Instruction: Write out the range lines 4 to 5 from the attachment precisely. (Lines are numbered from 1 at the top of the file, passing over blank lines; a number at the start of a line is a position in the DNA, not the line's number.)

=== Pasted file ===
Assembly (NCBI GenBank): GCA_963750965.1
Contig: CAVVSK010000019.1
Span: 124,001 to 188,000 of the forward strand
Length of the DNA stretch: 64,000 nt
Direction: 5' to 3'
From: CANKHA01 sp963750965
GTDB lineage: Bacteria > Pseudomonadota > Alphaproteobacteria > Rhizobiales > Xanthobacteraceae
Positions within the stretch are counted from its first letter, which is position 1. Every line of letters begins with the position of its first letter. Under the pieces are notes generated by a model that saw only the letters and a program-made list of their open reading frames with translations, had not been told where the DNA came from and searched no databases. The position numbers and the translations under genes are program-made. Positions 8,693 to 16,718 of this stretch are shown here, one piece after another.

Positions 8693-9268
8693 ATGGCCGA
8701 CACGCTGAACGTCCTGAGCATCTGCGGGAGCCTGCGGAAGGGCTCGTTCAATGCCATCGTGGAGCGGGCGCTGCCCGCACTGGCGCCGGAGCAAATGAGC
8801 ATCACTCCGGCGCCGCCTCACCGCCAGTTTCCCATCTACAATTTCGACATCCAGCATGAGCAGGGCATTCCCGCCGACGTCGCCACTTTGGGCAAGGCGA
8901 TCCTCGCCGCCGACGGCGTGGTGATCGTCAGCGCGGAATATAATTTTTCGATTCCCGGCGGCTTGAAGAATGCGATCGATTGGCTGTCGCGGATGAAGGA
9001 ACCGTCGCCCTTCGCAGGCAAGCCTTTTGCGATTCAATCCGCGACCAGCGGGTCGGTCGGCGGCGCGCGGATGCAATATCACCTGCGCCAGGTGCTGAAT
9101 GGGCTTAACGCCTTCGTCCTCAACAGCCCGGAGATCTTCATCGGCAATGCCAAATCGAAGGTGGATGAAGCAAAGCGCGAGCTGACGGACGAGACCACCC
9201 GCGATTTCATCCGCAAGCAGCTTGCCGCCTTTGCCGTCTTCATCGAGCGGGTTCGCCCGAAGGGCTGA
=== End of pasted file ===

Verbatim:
Length of the DNA stretch: 64,000 nt
Direction: 5' to 3'